- A sufficient number of measurements in the distribution grid.
- A robust state estimation algorithm for assessment of network operating conditions in all network feeders and nodes.
- A forecast algorithm for the assessment of short-term future network operating conditions.
- A calculation of the distribution-network transfer-capacity, which calculates the network constraints (in real-time and for the short-term future), which may constrain the access to flexibilities.
- A calculation of the required distribution-network services, which calculates the services that will be needed by the DSO to ensure a safe network operation.
On the aggregator’s side, two additional functionalities are needed:
- A distribution network constraints module, which enables the aggregator to be aware of the constraints which may hamper the use of its assets.
- A services module which enables the provision of services that can be offered to power system entities.
A network observability tool is essentially a real-time tool operating on-line in a distribution network and involves three critical functionalities:
- The distribution-network state estimation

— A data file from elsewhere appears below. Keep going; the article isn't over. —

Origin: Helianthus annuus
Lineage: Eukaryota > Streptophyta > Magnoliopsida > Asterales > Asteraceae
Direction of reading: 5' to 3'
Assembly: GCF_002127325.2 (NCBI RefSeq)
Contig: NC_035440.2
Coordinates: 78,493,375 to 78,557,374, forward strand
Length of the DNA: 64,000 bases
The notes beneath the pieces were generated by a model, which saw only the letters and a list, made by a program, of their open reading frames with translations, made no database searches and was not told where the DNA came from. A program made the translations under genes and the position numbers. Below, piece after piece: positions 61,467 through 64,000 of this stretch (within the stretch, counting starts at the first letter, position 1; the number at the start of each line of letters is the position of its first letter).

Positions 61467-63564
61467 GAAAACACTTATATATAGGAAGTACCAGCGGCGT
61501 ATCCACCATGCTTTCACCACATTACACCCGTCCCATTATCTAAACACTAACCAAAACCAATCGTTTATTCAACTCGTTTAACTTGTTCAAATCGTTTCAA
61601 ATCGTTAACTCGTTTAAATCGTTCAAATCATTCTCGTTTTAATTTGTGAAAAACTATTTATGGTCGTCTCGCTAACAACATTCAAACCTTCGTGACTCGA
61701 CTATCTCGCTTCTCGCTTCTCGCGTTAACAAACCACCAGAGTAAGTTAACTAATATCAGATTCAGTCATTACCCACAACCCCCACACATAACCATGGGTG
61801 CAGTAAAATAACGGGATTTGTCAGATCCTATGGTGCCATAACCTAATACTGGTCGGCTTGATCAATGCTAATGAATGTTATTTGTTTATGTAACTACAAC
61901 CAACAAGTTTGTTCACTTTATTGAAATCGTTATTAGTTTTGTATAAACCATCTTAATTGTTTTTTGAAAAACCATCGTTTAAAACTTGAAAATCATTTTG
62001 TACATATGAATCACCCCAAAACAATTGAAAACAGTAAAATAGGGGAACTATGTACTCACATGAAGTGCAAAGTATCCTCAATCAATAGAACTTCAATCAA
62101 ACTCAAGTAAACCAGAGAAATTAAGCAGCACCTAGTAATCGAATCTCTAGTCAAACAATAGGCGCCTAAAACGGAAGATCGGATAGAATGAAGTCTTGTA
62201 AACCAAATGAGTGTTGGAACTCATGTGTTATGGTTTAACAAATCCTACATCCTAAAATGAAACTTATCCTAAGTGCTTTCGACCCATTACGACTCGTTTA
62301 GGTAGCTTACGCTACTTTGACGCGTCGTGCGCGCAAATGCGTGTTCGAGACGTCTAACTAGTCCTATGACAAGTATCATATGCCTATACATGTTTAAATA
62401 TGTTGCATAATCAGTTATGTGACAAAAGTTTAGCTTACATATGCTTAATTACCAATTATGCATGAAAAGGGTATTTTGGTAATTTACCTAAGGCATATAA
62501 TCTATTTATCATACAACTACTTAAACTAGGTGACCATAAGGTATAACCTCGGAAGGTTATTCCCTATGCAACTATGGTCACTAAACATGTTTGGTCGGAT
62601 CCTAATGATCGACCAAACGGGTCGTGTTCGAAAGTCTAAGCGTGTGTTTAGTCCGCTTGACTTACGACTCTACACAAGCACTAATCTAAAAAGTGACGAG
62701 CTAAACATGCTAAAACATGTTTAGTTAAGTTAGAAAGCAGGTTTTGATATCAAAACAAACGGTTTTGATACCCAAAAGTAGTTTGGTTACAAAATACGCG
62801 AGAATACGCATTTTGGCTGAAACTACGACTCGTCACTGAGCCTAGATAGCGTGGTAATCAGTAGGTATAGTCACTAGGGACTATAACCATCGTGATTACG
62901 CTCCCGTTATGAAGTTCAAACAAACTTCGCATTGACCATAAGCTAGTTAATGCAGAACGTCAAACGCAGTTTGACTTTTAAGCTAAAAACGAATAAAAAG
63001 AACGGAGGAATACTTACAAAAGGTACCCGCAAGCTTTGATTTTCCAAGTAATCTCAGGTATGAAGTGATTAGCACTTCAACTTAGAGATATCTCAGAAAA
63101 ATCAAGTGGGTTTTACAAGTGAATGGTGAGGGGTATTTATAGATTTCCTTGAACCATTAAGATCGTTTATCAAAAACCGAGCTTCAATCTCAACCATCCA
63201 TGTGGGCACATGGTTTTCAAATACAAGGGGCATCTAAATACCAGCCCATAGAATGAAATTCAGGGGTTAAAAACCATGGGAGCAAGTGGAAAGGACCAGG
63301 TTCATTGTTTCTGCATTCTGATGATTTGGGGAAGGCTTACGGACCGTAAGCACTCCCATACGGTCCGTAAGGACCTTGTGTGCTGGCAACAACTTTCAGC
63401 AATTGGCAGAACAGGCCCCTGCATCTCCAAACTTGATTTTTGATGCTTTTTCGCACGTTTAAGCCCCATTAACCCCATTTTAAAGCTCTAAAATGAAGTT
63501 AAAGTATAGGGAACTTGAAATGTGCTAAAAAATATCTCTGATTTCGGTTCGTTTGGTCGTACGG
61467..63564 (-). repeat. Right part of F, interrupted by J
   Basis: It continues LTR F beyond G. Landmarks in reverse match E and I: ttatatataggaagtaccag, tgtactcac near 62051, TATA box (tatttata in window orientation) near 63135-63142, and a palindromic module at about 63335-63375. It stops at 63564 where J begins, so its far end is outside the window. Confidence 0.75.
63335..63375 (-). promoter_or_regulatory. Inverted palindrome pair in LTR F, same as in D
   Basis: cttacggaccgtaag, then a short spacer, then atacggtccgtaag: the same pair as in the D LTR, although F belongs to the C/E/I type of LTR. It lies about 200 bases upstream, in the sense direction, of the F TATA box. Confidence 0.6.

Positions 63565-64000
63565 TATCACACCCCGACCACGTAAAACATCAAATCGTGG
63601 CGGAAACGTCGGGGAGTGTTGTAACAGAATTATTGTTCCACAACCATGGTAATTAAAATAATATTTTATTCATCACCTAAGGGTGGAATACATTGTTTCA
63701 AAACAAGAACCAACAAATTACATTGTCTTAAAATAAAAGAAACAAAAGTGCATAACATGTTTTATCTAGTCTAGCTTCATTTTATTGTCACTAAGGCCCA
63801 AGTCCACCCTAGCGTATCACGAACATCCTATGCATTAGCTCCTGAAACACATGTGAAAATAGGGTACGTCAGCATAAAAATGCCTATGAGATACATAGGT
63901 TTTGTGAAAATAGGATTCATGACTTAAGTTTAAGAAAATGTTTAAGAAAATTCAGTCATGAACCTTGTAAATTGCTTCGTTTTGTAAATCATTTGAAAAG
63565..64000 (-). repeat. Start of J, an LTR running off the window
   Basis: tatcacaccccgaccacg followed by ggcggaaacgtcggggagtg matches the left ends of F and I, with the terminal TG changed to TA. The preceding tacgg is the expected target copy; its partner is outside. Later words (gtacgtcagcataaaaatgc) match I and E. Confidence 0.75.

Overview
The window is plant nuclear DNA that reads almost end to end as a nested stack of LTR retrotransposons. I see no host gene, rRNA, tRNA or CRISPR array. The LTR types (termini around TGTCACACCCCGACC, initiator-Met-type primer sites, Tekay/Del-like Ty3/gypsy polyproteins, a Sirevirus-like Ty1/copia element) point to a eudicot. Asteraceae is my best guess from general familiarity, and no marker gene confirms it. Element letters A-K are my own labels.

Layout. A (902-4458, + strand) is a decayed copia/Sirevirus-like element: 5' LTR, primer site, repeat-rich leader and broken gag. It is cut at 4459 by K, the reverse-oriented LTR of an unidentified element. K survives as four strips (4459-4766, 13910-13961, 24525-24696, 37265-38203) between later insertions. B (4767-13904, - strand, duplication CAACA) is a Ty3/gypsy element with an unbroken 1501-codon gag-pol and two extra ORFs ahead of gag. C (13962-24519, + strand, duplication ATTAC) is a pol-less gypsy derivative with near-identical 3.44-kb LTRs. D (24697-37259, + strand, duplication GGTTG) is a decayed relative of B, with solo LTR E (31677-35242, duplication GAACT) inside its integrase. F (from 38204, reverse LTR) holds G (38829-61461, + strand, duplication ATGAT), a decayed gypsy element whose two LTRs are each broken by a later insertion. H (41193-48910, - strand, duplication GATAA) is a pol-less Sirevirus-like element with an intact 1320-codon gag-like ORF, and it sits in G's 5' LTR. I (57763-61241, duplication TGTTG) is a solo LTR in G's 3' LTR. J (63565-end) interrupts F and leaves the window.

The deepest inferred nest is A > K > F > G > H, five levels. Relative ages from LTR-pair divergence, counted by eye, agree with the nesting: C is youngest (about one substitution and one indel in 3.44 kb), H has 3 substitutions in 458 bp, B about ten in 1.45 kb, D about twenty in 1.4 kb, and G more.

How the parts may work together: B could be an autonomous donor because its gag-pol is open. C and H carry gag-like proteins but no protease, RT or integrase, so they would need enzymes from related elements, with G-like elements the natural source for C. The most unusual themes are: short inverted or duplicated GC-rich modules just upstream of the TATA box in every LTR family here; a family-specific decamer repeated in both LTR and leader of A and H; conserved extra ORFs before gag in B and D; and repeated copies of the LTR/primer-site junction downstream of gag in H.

- The forecast of load consumption and voltages
- The distribution-network state forecast
The required input data for the observability tool are:
- The regularly updated network topology
- The network elements basic data (transformers, power lines, storage)
- The real-time voltage measurements in at least one point of the network
- The real-time power measurements in multiple points (load, storage, DG)
- The historical consumption/generation data
- The weather forecast
The state-estimation and state-forecast tools calculate the voltages at all the network nodes and power flows in all feeders, all in real-time and for the short-term future. The data is fed into two modules:
- The distribution-network transfer-capacity module: the module calculates the actual (real-time) and short-term future network constraints, which is based on the maximum feeder currents and allowable voltage limits. The output of the module is the maximum infeed or consumption of an active user at a particular network location.
- The grid services module: the module calculates the required actual (real-time) and short-term future power from the storage units in order to provide the expected network support.